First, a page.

What a fine looking critter. I used to see black widow spiders around my work place at the university years ago. It was my job to do an orientation for students who were going to be using the building, which they did 24 hours a day. One of the things I had to show them was black widow webs, nests, eggs, etc. I had to remind them all the time not to reach under desks without taking a very good look around first. I had one very good surprise finding one under my desk in a shallow box of inter-campus memo envelopes. That really was a wake-up call I have to admit I always liked seeing the spiders and were sorry when we had the building sprayed. But now that I read the symptoms after a bite, I think we made the right decision to get rid of all of them.

robin andrea said...

Oh yeah, the outhouse part of the story. Really makes the experience even worse than it already is, and that's saying something.

Caroline said...

BW spiders suffer industrial accidents here on a regular basis. Find them in the garage and shed and other hidey holes. People at this house would probably die of heart failure before the bite got them!
More blog topog for you tomorrow.

swamp4me said...

Tsk, tsk, tsk...I guess this means you would not like the one that lives in a jar on our kitchen cabinet ;)

lisa said...

OOOOOOOOh, I hate spiders!! Now, I will be always looking when I go to an outhouse. (which we will have when we go camping in 2 weeks)
I am glad that I now know what it looks like!!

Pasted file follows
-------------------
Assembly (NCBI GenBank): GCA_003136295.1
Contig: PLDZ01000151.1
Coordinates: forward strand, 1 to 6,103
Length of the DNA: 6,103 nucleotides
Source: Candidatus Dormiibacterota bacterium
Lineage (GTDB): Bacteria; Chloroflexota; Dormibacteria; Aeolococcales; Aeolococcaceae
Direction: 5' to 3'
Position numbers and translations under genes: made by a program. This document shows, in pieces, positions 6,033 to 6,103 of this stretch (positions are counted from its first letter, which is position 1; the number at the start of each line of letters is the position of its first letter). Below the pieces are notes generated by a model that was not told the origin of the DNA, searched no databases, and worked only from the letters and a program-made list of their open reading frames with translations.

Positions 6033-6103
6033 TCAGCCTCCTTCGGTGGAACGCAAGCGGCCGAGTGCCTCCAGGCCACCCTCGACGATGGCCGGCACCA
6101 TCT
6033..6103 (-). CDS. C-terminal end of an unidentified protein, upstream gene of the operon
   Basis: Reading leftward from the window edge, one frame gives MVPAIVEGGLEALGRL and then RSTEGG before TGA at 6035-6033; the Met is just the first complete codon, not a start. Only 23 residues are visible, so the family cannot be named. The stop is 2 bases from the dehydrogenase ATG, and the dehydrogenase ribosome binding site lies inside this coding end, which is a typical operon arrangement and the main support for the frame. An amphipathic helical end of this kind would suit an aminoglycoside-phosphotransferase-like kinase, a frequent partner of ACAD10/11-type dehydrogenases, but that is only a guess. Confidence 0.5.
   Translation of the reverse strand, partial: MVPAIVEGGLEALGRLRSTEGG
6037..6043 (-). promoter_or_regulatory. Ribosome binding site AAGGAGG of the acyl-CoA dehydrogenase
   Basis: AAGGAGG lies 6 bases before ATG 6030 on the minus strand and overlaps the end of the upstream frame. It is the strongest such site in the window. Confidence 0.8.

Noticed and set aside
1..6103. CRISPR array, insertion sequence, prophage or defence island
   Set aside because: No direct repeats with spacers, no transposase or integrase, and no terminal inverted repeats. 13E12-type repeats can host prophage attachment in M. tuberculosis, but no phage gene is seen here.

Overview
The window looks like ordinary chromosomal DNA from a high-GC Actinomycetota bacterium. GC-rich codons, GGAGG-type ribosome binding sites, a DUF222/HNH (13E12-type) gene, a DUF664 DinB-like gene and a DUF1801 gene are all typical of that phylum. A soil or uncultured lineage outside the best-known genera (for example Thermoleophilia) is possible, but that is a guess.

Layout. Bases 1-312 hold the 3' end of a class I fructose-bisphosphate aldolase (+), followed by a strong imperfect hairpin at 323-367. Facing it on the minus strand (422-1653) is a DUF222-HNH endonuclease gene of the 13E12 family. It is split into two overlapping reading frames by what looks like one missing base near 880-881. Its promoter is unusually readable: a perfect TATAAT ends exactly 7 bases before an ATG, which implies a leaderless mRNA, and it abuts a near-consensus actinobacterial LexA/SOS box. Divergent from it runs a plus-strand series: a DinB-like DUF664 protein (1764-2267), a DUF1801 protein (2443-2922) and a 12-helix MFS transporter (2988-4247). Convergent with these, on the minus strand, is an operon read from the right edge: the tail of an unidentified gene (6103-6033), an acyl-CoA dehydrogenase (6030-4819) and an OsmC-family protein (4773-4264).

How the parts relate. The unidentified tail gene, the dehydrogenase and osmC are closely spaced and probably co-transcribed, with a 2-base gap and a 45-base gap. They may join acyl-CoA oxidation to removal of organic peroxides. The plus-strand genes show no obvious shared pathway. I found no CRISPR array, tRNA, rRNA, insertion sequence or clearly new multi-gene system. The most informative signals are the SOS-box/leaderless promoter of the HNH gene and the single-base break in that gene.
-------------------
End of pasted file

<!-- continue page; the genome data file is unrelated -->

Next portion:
threecollie said...

I do not ever want to meet one of those things, especially not at camp where there is an outhouse, which is in fact the only option if you get my drift. So far the only things I have ever met in there are mosquitoes, moths and the odd robin or chipmunk...thankfully.
I am very glad you weren't bitten!

Floridacracker said...

roger,
wd-40 and a match.
just kidding ... sorta.

Doug,
With a tight lid on that cage I hope.

Tai,
Spiders, even the good ones, must keep a safe distance from me or they are toast.

Lightnin,
I can imagine ... meth lab? poachers?

Carol,
It's maybe better to see them LOL!

Dani,
Yikes! Too scary to think about.

SCM,
Brown recluses are not native to FL and are pretty rare. A lot of "recluse" spider bites turn out to be staph infections in everyday bites or cuts. You get similar necrotic damage.
Scary stuff either way.

nfmgirl,
I move them away too ... to the toilet, to the bottom of my shoe ...
Your Mom has a kind heart :)

Miz S,
Har har! You must be counting in dog years.

Dani 2,
Don't you love her? She cracks me up on a regular basis. Everybody stop what you are doing and go visit Miz S's blog. You'll find a link on my sidebar.
Shame about her divorce though ...

Pablo,
Don't those comfy chairs at RR have the same effect?

Myamuh,
Yes, be careful around any place with dark nooks and crannies. Spiders love em. Glad that this post was actually useful!

Robin,